Abstract: Despite all the critical scrutiny they have received recently, contextualist views in philosophy are still not well understood. Neither contextualists nor their opponents have been entirely clear about what contextualist theses amount to and what they are based on. In this article I show that there are actually two kinds of contextualist view that rest on two very different semantic phenomena, namely, semantic incompleteness and semantic indeterminacy . I explain how contextualist approaches can be used to dissolve certain debates (...)
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  • The Significance Argument for the Irreducibility of Consciousness.Adam Pautz - 2017 - Philosophical Perspectives 31 (1):349-407.
    The Significance Argument (SA) for the irreducibility of consciousness is based on a series of new puzzle-cases that I call multiple candidate cases. In these cases, there is a multiplicity of physical-functional properties or relations that are candidates to be identified with the sensible qualities and our consciousness of them, where those candidates are not significantly different. I will argue that these cases show that reductive materialists cannot accommodate the various ways in which consciousness is significant. I also will argue (...)
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  • Concepts, Analysis, Generics and the Canberra Plan.Mark Johnston & Sarah-Jane Leslie - 2012 - Philosophical Perspectives 26 (1):113-171.
  • Introspective Knowledge of Negative Facts.Daniel Stoljar - 2012 - Philosophical Perspectives 26 (1):389-410.
  • Distinguishing Between Inter-Domain and Intra-Domain Emergence.María Ferreira Ruiz & Olimpia Lombardi - 2019 - Foundations of Science 24 (1):133-151.
    Currently, there are almost as many conceptions of emergence as authors who address the issue. Most literature on the matter focuses either on discussing, evaluating and comparing particular contributions or accounts of emergence, or on assessing a particular case study. Our aim in this paper is rather different. We here set out to introduce a distinction that has not been sufficiently taken into account in previous discussions on this topic: the distinction between inter-domain emergence—a relation between items belonging to different (...)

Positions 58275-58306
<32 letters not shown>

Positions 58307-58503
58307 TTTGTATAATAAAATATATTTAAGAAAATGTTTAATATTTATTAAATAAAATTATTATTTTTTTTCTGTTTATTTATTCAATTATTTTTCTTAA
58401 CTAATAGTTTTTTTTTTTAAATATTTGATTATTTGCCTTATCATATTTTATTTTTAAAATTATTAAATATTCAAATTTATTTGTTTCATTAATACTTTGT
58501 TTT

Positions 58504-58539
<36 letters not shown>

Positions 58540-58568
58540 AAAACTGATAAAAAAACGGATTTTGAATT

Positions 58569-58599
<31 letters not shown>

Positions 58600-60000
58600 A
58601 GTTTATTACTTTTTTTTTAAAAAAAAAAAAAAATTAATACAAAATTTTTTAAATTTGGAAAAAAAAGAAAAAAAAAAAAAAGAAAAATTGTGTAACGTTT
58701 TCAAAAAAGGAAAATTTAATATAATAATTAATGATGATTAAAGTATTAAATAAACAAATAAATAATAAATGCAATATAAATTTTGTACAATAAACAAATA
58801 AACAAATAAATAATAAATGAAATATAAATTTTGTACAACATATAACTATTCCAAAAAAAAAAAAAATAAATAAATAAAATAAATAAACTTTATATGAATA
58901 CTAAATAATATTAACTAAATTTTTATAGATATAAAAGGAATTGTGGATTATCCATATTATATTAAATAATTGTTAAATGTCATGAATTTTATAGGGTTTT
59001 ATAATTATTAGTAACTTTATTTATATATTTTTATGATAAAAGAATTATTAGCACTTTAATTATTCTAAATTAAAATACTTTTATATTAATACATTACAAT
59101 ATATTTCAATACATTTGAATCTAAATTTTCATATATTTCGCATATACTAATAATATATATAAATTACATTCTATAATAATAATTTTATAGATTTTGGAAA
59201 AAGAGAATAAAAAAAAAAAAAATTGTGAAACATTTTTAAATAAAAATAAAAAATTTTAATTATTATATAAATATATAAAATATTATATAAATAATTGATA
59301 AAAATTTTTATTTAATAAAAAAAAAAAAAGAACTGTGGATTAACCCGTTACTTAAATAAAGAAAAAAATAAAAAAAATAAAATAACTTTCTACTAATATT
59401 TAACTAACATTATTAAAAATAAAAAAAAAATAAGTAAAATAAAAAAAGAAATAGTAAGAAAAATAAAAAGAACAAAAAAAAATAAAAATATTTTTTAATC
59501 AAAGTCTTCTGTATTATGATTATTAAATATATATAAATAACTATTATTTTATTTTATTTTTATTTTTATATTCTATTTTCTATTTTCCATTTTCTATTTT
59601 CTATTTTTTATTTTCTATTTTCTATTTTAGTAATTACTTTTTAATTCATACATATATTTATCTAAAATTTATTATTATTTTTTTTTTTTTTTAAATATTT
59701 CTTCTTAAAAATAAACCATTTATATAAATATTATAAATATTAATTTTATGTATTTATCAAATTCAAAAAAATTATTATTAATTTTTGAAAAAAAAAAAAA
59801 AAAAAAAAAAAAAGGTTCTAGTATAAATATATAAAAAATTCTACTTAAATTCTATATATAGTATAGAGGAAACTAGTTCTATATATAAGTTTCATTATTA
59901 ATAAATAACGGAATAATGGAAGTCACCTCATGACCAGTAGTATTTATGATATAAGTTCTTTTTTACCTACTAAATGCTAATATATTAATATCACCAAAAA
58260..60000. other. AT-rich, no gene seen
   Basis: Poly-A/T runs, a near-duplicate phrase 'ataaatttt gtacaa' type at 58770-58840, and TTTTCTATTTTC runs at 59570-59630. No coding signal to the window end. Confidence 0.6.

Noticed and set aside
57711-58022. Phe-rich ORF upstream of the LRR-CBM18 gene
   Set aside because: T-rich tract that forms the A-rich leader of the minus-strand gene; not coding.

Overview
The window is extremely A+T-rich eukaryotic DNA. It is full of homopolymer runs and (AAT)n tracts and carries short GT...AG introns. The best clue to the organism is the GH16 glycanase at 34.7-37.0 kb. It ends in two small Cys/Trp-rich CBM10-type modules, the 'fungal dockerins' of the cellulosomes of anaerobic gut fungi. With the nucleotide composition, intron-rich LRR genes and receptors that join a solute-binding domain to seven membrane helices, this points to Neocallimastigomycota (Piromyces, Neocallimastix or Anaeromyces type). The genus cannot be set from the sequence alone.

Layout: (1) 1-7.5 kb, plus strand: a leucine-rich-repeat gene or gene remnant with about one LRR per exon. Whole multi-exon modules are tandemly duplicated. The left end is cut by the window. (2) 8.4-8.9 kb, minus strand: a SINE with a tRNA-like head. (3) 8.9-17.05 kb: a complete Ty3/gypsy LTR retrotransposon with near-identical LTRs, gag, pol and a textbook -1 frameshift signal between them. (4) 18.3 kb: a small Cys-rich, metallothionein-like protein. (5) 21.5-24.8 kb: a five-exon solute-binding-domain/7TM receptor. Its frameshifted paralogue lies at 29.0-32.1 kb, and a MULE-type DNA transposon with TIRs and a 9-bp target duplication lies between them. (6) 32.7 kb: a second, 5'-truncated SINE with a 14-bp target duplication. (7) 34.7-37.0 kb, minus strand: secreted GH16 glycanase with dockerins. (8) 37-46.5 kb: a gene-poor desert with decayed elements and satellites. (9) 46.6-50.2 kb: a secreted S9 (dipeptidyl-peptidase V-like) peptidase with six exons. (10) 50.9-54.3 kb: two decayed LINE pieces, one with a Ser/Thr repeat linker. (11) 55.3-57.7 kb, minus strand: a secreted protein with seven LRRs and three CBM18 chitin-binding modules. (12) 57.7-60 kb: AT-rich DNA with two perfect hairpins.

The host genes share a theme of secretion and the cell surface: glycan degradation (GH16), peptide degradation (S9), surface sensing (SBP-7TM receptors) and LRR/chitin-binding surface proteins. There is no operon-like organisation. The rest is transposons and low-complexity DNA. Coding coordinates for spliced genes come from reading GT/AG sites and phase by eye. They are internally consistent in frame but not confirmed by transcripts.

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  • Self-ascription and the de se.James Openshaw - 2020 - Synthese 197 (5):2039-2050.
    This paper defends Lewis’ influential treatment of de se attitudes from recent criticism to the effect that a key explanatory notion—self-ascription—goes unexplained The Blackwell companion to David Lewis, Blackwell, Oxford, pp. 399–410, 2015). It is shown that Lewis’ treatment can be reconstructed in a way which provides clear responses. This sheds light on the explanatory ambitions of those engaged in Lewis’ project.
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  • A Causal Argument for Dualism.Bradford Saad - 2018 - Philosophical Studies 175 (10):2475-2506.
    Dualism holds that some mental events are fundamental and non-physical. I develop a prima facie plausible causal argument for dualism. The argument has several significant implications. First, it constitutes a new way of arguing for dualism. Second, it provides dualists with a parity response to causal arguments for physicalism. Third, it transforms the dialectical role of epiphenomenalism. Fourth, it refutes the view that causal considerations prima facie support physicalism but not dualism. After developing the causal argument for dualism and drawing (...)
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  • VI-BayesianExpressivism.Seth Yalcin - 2012 - Proceedings of the Aristotelian Society 112 (2pt2):123-160.